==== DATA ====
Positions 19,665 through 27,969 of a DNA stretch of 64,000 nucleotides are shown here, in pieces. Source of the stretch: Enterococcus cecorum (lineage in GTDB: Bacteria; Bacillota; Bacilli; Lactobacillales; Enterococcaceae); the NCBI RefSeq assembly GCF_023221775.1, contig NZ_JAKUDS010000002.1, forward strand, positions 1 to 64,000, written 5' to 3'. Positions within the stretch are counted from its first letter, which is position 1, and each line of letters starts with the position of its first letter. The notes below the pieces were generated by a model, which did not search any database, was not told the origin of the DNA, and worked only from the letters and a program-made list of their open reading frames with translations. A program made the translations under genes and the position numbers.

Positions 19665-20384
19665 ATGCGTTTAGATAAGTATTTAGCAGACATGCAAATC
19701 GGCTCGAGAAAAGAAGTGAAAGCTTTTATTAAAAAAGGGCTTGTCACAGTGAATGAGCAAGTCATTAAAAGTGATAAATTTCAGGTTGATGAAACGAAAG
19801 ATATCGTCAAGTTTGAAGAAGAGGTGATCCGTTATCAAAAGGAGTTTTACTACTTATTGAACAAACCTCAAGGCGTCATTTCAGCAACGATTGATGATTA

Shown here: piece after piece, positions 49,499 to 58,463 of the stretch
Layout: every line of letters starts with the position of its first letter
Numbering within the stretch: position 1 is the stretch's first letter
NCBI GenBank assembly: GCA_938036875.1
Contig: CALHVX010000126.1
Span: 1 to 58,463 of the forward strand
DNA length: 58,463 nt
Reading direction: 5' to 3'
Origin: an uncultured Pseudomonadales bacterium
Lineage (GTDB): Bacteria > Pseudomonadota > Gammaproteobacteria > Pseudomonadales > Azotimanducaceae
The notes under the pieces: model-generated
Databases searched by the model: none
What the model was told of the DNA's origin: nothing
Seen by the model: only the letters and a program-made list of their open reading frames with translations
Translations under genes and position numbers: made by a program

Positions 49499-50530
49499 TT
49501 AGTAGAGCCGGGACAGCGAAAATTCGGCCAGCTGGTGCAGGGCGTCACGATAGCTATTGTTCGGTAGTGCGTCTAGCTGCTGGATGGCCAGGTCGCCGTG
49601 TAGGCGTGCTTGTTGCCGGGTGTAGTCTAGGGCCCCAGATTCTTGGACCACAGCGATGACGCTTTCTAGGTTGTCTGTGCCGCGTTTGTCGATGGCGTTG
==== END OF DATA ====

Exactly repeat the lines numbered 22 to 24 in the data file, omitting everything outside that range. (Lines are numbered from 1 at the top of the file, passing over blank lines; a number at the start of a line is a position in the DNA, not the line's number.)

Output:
49499 TT
49501 AGTAGAGCCGGGACAGCGAAAATTCGGCCAGCTGGTGCAGGGCGTCACGATAGCTATTGTTCGGTAGTGCGTCTAGCTGCTGGATGGCCAGGTCGCCGTG
49601 TAGGCGTGCTTGTTGCCGGGTGTAGTCTAGGGCCCCAGATTCTTGGACCACAGCGATGACGCTTTCTAGGTTGTCTGTGCCGCGTTTGTCGATGGCGTTG